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Do the police have to give Miranda rights as part of a CDV arrest?

Do the police have to give Miranda rights as part of a CDV arrest?

Anyone who has ever watched a police TV show will be familiar with Miranda rights:

You have a right to remain silent. Anything you say can and may be used against you in Court. You have a right to consult with an attorney and to have that attorney present with you during questioning. If you cannot afford an attorney one will be appointed to you. You have a right to stop answering questions at any time.

To be valid the reading of the rights does not have to be in any certain order or be precisely worded or phrased.

The only criminal offense that I am aware of in which a Miranda advisement is required to be given is a South Carolina DUI. There is no requirement that Miranda advisements be given in a CDV arrest, but there are times when the failure of the police to properly Mirandize can create a defense for the defendant. To understand the relevance of Miranda advisements to a CDV case it is important to understand what Miranda does legally:

The Miranda advisements to a defendant relate to the admissability in trial of statements made by the defendant in response to police custodial interrogations.

In order for the police to be able to repeat in Court what a defendant said who was in police custody and responding to police questioning they must first have had to read the defendant their Miranda rights. Miranda does not apply to statements made to people other than the police, to statements voluntarily uttered by defendants or made before the defendant was in custody or under arrest.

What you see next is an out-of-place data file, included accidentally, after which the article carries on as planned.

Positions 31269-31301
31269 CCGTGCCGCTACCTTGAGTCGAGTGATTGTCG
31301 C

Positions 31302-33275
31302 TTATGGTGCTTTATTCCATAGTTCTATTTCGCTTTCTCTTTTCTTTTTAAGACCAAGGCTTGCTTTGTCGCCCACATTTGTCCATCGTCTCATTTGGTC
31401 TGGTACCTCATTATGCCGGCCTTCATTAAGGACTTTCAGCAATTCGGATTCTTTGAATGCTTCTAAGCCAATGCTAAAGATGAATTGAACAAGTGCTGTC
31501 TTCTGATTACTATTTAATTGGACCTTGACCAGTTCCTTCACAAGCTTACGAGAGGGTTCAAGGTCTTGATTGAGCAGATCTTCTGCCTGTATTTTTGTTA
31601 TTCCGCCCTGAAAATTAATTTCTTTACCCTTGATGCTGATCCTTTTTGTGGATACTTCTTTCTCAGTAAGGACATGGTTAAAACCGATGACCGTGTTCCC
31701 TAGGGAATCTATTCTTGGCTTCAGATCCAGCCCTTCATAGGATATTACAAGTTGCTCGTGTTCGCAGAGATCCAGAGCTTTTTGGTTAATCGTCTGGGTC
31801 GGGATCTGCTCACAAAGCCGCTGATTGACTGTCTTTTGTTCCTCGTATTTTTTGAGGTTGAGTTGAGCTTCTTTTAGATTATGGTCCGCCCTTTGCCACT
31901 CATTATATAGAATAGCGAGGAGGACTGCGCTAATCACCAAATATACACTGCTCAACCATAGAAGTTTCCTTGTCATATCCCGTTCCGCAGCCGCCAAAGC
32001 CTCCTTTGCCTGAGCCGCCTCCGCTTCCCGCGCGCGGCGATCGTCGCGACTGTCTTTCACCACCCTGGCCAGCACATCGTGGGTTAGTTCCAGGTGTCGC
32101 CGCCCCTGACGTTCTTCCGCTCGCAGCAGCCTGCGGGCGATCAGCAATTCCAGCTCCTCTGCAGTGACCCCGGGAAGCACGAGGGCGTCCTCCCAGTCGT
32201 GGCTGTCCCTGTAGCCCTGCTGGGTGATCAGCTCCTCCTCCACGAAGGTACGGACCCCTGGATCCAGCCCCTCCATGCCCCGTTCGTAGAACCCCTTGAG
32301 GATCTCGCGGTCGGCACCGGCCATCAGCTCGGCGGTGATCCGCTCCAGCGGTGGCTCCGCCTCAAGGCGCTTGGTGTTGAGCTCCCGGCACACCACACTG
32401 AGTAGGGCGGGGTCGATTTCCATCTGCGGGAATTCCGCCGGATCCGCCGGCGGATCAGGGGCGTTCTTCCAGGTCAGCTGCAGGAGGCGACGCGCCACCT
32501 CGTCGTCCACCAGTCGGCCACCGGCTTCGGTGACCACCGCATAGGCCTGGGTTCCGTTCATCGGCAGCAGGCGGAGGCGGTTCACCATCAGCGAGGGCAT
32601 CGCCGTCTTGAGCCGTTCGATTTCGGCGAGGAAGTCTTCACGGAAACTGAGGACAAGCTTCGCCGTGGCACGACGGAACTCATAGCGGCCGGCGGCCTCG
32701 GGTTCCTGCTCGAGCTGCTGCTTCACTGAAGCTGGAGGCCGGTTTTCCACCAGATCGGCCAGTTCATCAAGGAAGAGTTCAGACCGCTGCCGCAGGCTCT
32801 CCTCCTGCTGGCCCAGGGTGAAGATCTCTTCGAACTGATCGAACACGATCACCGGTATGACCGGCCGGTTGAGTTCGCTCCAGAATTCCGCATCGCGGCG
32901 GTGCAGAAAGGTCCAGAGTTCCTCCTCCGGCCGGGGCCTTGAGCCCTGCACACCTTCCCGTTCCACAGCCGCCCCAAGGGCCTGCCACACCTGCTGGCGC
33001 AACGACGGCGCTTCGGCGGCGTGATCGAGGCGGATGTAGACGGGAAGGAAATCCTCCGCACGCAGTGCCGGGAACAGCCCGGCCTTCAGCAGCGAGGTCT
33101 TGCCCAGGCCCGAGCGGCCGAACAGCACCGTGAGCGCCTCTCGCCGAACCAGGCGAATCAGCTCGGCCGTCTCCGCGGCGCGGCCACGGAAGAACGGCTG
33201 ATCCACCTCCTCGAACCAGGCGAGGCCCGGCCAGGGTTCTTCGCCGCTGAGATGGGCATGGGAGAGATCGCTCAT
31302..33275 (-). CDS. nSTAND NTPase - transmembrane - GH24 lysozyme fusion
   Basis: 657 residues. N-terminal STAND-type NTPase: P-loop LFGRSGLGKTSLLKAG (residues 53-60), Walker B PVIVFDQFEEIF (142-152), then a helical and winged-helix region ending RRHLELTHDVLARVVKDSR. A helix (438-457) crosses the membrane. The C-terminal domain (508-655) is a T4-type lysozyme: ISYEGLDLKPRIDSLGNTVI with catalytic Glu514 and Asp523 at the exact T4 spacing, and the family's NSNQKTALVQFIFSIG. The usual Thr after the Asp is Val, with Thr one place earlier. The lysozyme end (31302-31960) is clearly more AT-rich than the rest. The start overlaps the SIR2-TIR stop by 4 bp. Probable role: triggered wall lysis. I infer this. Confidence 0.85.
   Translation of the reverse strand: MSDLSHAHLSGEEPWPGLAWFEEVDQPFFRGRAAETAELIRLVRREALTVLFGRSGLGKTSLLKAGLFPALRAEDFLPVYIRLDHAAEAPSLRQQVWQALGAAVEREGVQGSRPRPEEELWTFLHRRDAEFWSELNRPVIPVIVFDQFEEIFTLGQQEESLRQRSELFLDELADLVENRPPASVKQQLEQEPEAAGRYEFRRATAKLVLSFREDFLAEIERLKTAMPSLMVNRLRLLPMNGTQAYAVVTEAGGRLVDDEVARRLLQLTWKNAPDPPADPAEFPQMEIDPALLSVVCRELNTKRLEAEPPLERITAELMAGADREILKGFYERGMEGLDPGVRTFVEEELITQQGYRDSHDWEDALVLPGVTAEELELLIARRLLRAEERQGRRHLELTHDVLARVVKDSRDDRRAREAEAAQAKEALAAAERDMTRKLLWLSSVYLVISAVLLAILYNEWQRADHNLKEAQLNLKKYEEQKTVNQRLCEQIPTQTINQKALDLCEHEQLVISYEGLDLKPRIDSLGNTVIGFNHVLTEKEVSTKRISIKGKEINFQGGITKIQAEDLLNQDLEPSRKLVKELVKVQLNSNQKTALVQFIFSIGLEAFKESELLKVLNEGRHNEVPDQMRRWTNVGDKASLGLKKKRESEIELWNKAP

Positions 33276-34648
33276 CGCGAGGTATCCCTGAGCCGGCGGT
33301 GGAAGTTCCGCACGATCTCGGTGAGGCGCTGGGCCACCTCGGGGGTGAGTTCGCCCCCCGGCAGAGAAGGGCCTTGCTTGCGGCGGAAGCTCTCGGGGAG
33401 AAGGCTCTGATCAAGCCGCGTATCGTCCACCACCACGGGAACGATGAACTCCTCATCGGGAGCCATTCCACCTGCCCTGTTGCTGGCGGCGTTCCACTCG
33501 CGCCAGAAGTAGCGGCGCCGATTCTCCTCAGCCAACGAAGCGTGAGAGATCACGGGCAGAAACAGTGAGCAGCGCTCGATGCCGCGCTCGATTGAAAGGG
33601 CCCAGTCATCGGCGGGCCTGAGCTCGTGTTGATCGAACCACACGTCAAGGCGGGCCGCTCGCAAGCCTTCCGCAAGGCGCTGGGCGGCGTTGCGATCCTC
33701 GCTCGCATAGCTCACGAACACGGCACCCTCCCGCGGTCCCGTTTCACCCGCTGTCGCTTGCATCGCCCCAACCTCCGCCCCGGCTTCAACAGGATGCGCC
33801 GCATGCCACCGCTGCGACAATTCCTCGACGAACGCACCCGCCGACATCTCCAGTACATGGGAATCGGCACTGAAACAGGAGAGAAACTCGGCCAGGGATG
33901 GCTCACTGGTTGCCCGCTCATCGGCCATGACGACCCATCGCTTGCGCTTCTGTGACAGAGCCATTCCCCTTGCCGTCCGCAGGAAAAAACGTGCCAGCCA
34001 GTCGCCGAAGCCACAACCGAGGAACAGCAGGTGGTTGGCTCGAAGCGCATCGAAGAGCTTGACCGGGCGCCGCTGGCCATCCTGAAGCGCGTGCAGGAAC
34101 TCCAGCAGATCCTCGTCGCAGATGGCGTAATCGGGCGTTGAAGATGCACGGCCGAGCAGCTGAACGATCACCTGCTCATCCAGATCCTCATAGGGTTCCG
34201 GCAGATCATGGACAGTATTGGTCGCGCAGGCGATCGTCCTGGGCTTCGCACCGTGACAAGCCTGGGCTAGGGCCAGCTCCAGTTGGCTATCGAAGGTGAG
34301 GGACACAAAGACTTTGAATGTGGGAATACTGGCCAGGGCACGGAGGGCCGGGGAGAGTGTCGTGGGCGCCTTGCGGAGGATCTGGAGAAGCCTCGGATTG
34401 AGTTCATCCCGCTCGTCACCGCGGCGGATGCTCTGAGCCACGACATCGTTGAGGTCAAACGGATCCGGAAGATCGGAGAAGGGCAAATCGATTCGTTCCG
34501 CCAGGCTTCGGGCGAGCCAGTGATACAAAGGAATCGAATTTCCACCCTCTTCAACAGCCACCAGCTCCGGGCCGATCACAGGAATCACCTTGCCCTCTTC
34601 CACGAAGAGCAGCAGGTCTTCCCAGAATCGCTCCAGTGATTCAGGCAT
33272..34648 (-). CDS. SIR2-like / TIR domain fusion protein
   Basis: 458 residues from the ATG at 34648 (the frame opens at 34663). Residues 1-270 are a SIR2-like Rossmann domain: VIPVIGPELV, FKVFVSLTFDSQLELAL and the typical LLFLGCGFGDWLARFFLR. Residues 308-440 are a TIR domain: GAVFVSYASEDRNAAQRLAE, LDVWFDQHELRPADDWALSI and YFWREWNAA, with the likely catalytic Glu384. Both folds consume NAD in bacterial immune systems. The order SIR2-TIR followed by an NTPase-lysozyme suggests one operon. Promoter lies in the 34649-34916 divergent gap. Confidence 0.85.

Often times the statements or explanations offered by a defendant when being arrested for CDV end up being evidence against them. For this reason it is standard advice that anyone who is being arrested remain silent and wait until they consult with a lawyer before trying to give a statement to the police.

In defending criminal domestic violence cases I often find that my client's statements to law enforcement are prejudicial to their own interests. I consider whether or my clients Miranda rights were implicated and if so were their rights properly given. When I believe that Miranda rights were not given I move to object to any police testimony regarding statements made to my clients in response to police questioning after they were taken into custody.

Often times in a CDV trial the only witnesses to what occurred are the defendant and the alleged victim. The arresting police office usually didn't personally observe anything themselves. In these cases the two most likely sources of evidence to be used against the defendant will be the testimony of the alleged victim and the testimony of the officer repeating anything incriminating the defendant said. An objection based on Miranda can keep the Court from allowing the police officer to testify to that type of information.

It is an important part of CDV trial preparation to consider whether or not there are Miranda issues. If you are facing a charge of Criminal Domestic Violence in Columbia, South Carolina, contact the Law Office of James R. Snell, Jr., LLC, in Lexington, at 1-888-302-5840. Initial appointments are provided on a confidential and no-cost basis.


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